Get Free Quotes

Bumthang also known as Jakar (altitude 2,800 m) is the principal administrative town of Bumthang district in northern Bhutan. Spacious and surrounded by tree covered mountains, the valley in which Jakar is located (Chokor) is considered to be one of the most beautiful in the whole of Bhutan and is commonly referred to as "Little Switzerland".


Jakar was first place in Bhutan that Guru Rinpoche visited and as ruler of the region subsequently converted to Buddhism, Jakar is accorded with title of the birth place of Buddhism in Bhutan. In addition, one of most venerated and accomplished teachers of the Vajrayana school of Buddhism, Pema Lingpa, was born in Jakar area.

Must Visit

Jakar Dzong: The fortress was originally constructed in 1667, but rebuilt after being severely damaged in an earthquake in 1897. It is one of the largest and most impressive dzongs in Bhutan and houses the administrative and monastic offices for Bumthang district.

Wangdicholing Palace: Built in 1857, palace served as the principal summer residence of the first and second kings of Bhutan. It is an unassuming structure, lacking the ramparts and protective walls which became standard features of later palaces.

Kurje Lhakhang: One of Bhutan's most sacred monasteries. A body print of Guru Rinpoche is preserved in a cave around which the oldest of three buildings is built. A huge cypress tree (or perhaps a decedent tree) that overhangs the building is said to have grown from Guru Rinpoche's walking stick.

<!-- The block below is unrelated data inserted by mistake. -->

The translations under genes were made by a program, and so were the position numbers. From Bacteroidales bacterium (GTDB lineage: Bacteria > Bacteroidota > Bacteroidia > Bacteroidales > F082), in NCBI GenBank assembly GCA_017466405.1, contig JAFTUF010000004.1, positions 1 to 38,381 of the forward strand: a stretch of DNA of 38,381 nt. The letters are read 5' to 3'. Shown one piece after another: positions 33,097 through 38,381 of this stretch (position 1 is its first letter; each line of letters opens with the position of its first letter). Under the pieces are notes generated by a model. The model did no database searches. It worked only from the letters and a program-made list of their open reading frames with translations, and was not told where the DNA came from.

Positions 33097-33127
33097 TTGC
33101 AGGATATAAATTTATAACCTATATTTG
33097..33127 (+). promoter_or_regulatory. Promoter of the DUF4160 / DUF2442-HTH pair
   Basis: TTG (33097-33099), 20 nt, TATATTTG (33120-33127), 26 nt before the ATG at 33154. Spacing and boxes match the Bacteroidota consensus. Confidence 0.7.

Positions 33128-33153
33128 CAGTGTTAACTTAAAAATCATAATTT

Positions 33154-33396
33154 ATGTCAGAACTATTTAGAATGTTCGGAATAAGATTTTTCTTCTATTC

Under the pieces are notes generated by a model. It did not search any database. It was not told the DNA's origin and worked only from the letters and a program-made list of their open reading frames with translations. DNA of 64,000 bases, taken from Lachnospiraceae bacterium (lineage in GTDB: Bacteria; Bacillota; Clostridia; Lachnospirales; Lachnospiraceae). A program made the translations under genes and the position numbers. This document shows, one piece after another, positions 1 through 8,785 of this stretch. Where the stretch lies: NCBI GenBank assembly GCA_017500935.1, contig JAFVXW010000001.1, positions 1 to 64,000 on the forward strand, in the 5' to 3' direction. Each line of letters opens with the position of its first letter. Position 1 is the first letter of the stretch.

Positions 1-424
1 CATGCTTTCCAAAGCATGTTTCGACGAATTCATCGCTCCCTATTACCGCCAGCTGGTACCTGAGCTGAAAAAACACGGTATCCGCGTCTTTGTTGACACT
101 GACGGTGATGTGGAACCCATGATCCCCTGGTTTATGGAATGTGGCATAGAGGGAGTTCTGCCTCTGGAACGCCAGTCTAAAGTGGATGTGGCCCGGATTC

Zangtopelri Lhakhang: Consecrated in 2008, this latest addition to sacred sites in the area houses a two story high mandala representing Guru Rinpoche's Copper Colored Mountain. Zangtopelri is a short walk from Kurje Lhakhang.

Jambey Lhakhang: One of the 108 monasteries that were miraculously constructed by King Songten Gampo in one night. The monastery is located between Kurjey Lhakang and Jakar Dzong.

Lhodrak Kharchhu Lhakhang: This monastery is a more recent addition to the pantheon of monasteries in Jakar and is located above the town. The abbot, Namkhai Nyingpo Rinpoche is a very highly respected teacher in Bhutan and speaks some English.

Tamshing Gompa: A monastery established in 1501 by the local Buddhist saint Pema Lingpa. Two story building contains some lovely frescoes and has a very low ceiling (apparently Pema Lingpa was very short!) In addition, there is 500-year-old suit of metal chain made by Pema Lingpa located on the first floor. It is considered auspicious to circumambulate the temple three times with chain draped over back and shoulders.

Chakhar Lhakhang (Iron Castle): This small and unassuming temple marks the site of palace of Sindhu Raja, Indian monarch who first invited Guru Rimpoche to Bhutan. Original palace was said to be made of iron and nine stories in height. Current building was constructed by Dorji Lingpa in the 14th century.


As an area famed for its monasteries and sacred sites, Jakar plays host to several tshechu (religious) festivals throughout the year. The highlight of a tshechu is the masked dances conducted by monks, which were developed according to precise instructions given by past Buddhist masters.